|Index||7 reviews in total|
Several years ago, many viewers rediscovered this lively, literate gem with script by Gera;d Drayson Adams, direction by Rudolph Mate. It was show as a rerun on a local TV Aos Angeles station hosted by Jackie Joseph, and ignoring critics who look down on all adventure genres, she and many of her crew fell in love with the movie. And why not? Theodore Dreiser's noted story has here been turned into a well-acted and entertaining movie; and master director Mate draws a very fine performance from a very young Piper Laurie indeed. The storyline is a sense-of-life piece, one where the hero, ably played (if one ignores his accent) by young, handsome Tony Curtis who has been raised by the thief who spared his life years before discovers that he is the rightful Prince of the kingdom. To save his adopted father from death, he helps him catch the man who has stolen the great pearl on which the safety of the city from a hostile army depends. This mission involves him with two women, Tina, thief, daughter of a thief played by Laurie and the princess, ably played by Peggie Castle; of course there are thefts, escapes, arguments, misunderstandings, fine dialogue scenes, a Guild of Jackals who are both help and hindrance and an usually satisfying climactic battle and denouement to a romantic ending. Admas' script is masterful, the direction very smooth, and all the technical aspects unusually satisfying, specially Hans J. Salter's music. Those in the cast besides the leads include talented Everett Sloane, Bettey Garde, Donald Randolph,Hayden Rourke, Marvin Miller, and Jeff Corey. There are some dancing girls seen here, but there are also scenes in the great souk, first-rate comedy, a robbing of the Treasury that is a classic caper, and enjoyably-three-dimensional characters. Favorite line--the Prince appoints his father to be the new keeper of the keeper of the new keeper of the Treasury--the Master of the Guild of Jackals. Colorful, abounding in action and very memorable, this treat is deserves to be a favorite with all those who enjoy uncomplicated adventure and the Grecianized-Near-eastern genre particularly.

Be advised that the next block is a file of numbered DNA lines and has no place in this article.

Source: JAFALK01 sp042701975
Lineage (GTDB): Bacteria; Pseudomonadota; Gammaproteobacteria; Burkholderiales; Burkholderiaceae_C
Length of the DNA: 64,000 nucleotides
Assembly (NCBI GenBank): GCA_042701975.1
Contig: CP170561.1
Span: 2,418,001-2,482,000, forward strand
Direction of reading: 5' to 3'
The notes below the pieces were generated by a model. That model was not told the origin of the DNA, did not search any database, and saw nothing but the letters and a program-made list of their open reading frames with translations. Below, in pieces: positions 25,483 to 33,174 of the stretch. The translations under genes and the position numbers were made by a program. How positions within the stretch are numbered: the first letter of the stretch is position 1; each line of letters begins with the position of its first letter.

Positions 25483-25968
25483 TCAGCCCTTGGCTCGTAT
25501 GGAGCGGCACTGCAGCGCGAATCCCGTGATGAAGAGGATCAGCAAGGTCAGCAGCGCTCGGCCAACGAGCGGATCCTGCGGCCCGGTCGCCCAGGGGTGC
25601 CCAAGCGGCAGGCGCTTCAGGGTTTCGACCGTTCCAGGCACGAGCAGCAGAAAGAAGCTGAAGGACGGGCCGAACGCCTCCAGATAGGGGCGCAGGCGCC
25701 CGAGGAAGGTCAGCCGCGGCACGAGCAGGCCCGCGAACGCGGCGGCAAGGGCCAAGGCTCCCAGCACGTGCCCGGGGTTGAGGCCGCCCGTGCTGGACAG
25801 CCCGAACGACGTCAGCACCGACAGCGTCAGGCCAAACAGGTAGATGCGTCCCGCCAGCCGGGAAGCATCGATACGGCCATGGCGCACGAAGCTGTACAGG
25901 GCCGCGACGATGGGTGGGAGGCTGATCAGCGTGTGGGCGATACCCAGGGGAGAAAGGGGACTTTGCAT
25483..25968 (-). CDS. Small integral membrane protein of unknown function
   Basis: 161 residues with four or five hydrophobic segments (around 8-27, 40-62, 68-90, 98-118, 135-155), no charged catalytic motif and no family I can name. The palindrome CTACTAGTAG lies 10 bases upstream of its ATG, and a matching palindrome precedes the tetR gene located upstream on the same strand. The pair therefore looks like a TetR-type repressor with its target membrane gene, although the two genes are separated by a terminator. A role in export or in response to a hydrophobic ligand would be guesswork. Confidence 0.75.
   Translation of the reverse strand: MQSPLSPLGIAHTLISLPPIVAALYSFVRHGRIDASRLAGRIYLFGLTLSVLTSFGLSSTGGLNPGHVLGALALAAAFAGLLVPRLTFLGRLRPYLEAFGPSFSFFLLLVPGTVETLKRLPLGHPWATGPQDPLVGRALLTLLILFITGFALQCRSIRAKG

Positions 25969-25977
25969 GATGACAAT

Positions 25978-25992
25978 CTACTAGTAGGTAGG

"The Prince Who Was A Thief" was a good movie---the story was interesting and entertaining. Best part of the movie: Piper Laurie. On a funny side, most of the stars were pretty convincing as Muslims (wink, wink; nudge, nudge). I for one was fooled! That notwithstanding, this movie deserves to be copied onto DVD--far worse movies have made the cut! Tony Curtis played Julna, a prince who was supposed to be killed by a good-hearted guard who balked at the last minute and decided to adopt the child instead. The kid grew up and eventually came under the eye of the evil ruler (boo, hiss). Finally he took his rightful place. If movies like "Arabian Nights" and "The Golden Voyage Of Sinbad" have made it to DVD why not the equally good "The Prince Who Was A Thief"?
I love this movie. Why do I like it so much? It is from the 50's when I was a little kid. Tony Curtis is in the movie....as an Arabian. (My friends like to comment on Tony's accent in Brooklynese in a role where it doesn't sound right... I don't notice.) He,(and Burt Lancaster, I think of together) was athletic, heroic and his youthful movies show a special promise, spirit that will pervade all of his movies. Piper Laurie is so thin and flexible.....she's awesome. Another Tony Curtis movie like this one is The Black Shield of Falworth. I recall seeing a Robin Hood sort of movie with Tony when I was young, perhaps that is partly why I like Tony and this movie. (What movie was it? I don't know. Maybe it wasn't Tony.) When he was older, a writer friend of my mother's met Tony and raved about how good looking he was and how nice. In the same vein as this movie, I also think of Burt's The Crimson Pirate.